Ubuntu installed easily on Hobbit.  The RealTek 8187SE WiFi card is not supported in the Ubuntu 8.10 kernel, so I downloaded a driver for it from ( using my Mac, sneakernetted it to Hobbit using a flash drive, and installed it using the GDebi GUI package installer (you can use dpkg from the CLI).  After a reboot was able to get onto my WiFi network using WPA2 encryption.

The RTL8187SE card is OK at best.  Compared with better cards is slower, not as sensitive, and has poorer support in Linux.  In particular, the driver for the Realtek device is kernel-specific, so if I install a new kernel as a security update, WiFi will break.  To improve stability, speed, and range I've ordered an Intel 4965 AGN card and plan to replace the Realtek card.

During the initial setup, going back and forth between a wired and a wireless network did not always go smoothly.  For example, if Hobbit is connected to a WiFi network and I then connect it to Ethernet, the box has problems acquiring an IP address.  I tried dropping to single user mode (# sudo init 1) from a terminal, but Ubuntu is configured to put you back at runlevel 5 when you do this.  I even tried setting the IP address statically, but wound up having to reboot the box before I could get the box back online.  Hopefully this issue will be improved with the Intel WiFi card.

I've been using Hobbit as a Linux box for a few days now and it's been quite a good experience once I tweaked the UI to my specifications.  I used the Synaptic package manager to install the XFCE desktop environment.  With a lighter footprint than Ubuntu's default Gnome desktop, it's ideally suited to netbooks IMO.  I still have access to the various Gnome programs but XCFE is less obtrusive than Gnome.  (In fact, were I starting over I'd be tempted to install Xubuntu, which uses XFCE as its default desktop.)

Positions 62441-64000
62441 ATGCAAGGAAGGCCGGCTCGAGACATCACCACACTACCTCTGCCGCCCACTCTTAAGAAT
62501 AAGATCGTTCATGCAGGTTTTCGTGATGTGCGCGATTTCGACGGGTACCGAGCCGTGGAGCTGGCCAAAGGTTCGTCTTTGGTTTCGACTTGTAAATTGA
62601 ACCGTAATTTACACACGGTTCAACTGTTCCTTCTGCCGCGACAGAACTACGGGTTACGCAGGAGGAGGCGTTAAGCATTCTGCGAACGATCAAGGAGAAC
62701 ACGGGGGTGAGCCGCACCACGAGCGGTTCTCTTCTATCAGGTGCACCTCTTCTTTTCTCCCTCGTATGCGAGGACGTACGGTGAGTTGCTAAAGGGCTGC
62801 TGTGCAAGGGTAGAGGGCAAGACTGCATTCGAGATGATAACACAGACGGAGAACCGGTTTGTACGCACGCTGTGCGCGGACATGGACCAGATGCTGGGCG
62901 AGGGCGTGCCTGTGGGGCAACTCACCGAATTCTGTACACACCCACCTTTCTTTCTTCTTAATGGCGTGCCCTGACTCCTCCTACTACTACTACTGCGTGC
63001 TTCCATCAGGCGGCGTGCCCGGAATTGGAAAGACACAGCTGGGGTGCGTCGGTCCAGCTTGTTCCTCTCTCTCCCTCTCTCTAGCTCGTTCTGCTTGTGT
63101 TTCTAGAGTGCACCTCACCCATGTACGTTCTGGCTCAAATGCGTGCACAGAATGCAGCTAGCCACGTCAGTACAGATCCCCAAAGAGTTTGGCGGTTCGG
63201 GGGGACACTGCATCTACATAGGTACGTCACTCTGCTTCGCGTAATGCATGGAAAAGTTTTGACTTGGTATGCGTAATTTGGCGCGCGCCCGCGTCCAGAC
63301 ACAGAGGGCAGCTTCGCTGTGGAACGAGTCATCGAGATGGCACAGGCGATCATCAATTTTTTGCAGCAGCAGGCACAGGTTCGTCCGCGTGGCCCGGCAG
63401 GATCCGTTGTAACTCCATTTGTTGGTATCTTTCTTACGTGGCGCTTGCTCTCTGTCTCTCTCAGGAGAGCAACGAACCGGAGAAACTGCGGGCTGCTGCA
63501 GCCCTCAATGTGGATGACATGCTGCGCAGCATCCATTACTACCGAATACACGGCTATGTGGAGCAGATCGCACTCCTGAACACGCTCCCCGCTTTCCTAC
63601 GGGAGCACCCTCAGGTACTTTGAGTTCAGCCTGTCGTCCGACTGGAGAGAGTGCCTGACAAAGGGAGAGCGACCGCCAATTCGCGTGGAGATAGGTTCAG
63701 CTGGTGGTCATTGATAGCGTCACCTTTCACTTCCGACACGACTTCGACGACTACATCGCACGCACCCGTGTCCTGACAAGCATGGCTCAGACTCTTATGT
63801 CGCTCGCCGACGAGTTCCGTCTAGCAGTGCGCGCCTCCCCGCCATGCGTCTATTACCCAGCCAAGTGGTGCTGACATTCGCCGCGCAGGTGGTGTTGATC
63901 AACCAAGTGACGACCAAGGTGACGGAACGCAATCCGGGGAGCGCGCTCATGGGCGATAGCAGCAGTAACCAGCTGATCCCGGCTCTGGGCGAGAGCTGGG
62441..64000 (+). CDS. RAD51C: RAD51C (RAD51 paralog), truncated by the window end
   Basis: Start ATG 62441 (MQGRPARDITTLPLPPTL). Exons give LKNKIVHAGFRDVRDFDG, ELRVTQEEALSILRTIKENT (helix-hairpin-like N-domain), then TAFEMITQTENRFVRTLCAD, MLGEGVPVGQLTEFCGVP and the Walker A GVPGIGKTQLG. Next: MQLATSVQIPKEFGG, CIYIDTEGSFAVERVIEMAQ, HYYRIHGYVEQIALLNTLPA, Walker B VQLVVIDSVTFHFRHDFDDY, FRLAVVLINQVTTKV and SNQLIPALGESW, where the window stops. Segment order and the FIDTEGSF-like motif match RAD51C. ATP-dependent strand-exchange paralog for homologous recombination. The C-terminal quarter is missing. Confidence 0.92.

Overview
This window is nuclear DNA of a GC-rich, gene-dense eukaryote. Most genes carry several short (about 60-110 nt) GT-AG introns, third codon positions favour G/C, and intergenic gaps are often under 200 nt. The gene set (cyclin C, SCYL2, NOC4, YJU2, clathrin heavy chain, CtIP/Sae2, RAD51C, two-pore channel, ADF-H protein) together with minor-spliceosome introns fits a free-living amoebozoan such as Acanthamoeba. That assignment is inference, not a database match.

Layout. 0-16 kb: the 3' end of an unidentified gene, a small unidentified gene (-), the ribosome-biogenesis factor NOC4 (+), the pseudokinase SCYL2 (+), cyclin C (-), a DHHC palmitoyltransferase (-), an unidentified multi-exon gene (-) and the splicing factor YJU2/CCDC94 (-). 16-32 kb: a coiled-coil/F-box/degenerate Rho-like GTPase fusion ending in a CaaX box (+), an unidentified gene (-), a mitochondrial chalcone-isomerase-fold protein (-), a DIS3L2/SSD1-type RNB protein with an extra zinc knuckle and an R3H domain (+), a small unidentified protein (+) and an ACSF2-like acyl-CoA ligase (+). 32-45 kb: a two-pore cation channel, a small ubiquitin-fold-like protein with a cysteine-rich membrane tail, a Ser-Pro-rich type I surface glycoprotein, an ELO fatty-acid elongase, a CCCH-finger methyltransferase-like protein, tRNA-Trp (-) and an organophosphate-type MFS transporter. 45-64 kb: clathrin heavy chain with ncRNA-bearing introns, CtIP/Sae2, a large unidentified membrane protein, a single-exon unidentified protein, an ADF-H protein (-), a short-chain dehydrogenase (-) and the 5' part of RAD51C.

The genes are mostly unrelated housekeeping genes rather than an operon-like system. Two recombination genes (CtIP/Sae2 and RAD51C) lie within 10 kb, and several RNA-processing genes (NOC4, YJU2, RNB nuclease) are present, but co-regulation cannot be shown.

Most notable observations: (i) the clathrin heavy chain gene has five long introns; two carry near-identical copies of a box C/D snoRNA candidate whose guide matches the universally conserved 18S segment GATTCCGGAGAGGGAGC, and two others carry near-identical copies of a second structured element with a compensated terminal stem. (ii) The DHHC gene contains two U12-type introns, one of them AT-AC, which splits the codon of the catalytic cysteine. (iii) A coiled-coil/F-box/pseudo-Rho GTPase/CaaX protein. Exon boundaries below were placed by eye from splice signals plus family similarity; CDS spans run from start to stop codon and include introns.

One thing to be aware of if you create a similar dual boot setup on an MSI Wind, is that when Ubuntu sets up the GRUB bootloader, it creates an entry in the GRUB menu called MS Windows XP/2000 (or thereabouts), in addition to the Windows XP Home entry.  The XP/2000 entry launches MSI's system recovery utility which restores the box to factory defaults.  I therefore went into GRUB's menu.lst file and changed the entry to "MSI WIND SYSTEM RECOVERY" to prevent confusion.

One of my bete noirs with Linux has been configuring printers.  Naturally, non-GDI printers are much easier to get working.  My Brother HL-2070N was automatically detected by Ubuntu's printer setup utility although a driver for that particular model was not included.  I configured the box with a Brother HL-2060 driver and it worked fine when I printed a couple of test pages.